TNJ: Do you think there will be a political price to pay if you decide to run for the U.S. Senate in 2020?

Haslam: I honestly don’t know. Obviously there’s a lot of people who think it’s the greatest thing ever and some people who will be upset. I think you’ve got to shove all that aside. It’s part of why, when Corker’s seat came up, I said it’s just not right. Because I didn’t want to spend my last year-and-a-half as governor running for the Senate, and you couldn’t help but let things affect you. And that’s really why I said on this one, I’m not going to spend a lot of time thinking about it until we get out of here.

Haslam names state park after Lamar Alexander

U.S. Sen. Lamar Alexander (R-Maryville), left, and Gov. Bill Haslam attend an event at the state Capitol in Nashville. (Erik Schelzig, Tennessee Journal)

 

Gov. Bill Haslam is renaming Rocky Fork State Park in Unicoi County after U.S. Sen. Lamar Alexander, who has announced he won’t seek another term in Congress in 2020.

Rocky Fork became Tennessee’s 55th state park when it opened in 2015. Alexander had been influential in securing more than $30 million in federal funding to buy the 15-square-mile tract to add it to the Cherokee National Forrest.

Here’s a release from Haslam’s office:

FLAG POND – Tennessee Gov. Bill Haslam by executive order has renamed Rocky Fork State Park in Unicoi County as Lamar Alexander Rocky Fork State Park, honoring Tennessee’s senior senator for his record of service and commitment to preservation.

“Senator Alexander has spent a lifetime serving Tennesseans and promoting Tennessee to the world,” Haslam said. “He loves the state from Memphis to Mountain City. His roots are in East Tennessee, and it is fitting that this special place in this special state bears his name. Tennessee’s state parks are indebted to him and his service both as governor and as senator, and visitors to this state park will be reminded of his work every time they visit.”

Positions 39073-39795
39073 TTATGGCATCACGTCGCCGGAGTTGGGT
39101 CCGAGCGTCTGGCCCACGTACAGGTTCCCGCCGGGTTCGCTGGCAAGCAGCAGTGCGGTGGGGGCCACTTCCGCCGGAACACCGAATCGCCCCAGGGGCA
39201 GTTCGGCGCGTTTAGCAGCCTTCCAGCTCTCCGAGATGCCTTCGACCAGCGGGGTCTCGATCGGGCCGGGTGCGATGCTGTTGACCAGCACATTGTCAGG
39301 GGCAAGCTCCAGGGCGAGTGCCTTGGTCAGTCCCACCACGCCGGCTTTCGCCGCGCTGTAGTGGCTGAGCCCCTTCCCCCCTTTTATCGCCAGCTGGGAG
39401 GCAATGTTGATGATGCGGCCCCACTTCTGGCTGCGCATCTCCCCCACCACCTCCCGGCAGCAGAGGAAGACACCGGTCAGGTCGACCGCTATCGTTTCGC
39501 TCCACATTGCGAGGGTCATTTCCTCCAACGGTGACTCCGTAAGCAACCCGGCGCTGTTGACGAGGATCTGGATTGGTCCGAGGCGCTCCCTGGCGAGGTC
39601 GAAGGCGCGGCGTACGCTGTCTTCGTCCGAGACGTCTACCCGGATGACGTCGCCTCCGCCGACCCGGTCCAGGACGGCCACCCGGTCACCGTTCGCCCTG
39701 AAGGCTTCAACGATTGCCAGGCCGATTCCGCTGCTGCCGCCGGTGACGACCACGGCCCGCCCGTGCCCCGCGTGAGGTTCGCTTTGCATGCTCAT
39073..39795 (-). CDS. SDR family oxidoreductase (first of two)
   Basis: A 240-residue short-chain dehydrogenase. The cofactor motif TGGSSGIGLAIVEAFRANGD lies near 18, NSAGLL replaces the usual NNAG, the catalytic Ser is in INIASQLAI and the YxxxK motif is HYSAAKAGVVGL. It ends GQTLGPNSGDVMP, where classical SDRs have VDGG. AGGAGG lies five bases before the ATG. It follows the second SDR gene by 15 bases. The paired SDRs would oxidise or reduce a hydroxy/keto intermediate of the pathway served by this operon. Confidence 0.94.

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Gov. Bill Haslam to give Senate bid ‘serious consideration’

U.S. Sen. Lamar Alexander (R-Maryville), left, and Gov. Bill Haslam attend an event at the state Capitol in Nashville on Dec. 17, 2018. (Erik Schelzig, Tennessee Journal)

Term-limited Gov. Bill Haslam tells Andy Sher of the Chattanooga Times Free Press that he was caught off guard by Sen. Lamar Alexander’s decision not to seek another term, and that he will give “serious consideration” about running for the seat.

“That’s obviously new news to me as well,” the Republican governor told the Times Free Press. “I will give it serious consideration and will have a better answer to your question in coming days. But for now this is a great time to honor Lamar.”

Chattanooga Mayor Andy Berke was coy when the paper asked the Democrat about whether he will run for the open Senate seat.

“There are many issues important to me that affect not just Chattanoogans, but Tennesseans as a whole. I am always looking for opportunities to focus on the issues that will help improve the quality of life in Tennessee,” he said.

Other potential candidates include U.S. Rep. Diane Black (R-Gallatin), who came in third in the Republican gubernatorial primary earlier this year; U.S. Rep. Mark Green (R-Ashland City); U.S. Rep. David Kustoff (R-Memphis); and Bill Hagerty, president Donald Trump’s ambassador to Japan and a former state economic development commissioner.

Sen. Lamar Alexander won’t run again in 2020

U.S. Sen. Lamar Alexander (R-Maryville) attends an event at the state Capitol in Nashville on Dec. 17, 2018. (Erik Schelzig, Tennessee Journal)

Republican U.S. Sen. Lamar Alexander, a former governor and two-time presidential candidate, won’t seek re-election in 2020.

The decision will likely set off a mad scramble among Republicans seeking to succeed him in the Senate. Alexander’s planned departure follows a decision by Tennessee junior senator Bob Corker not to run again this year.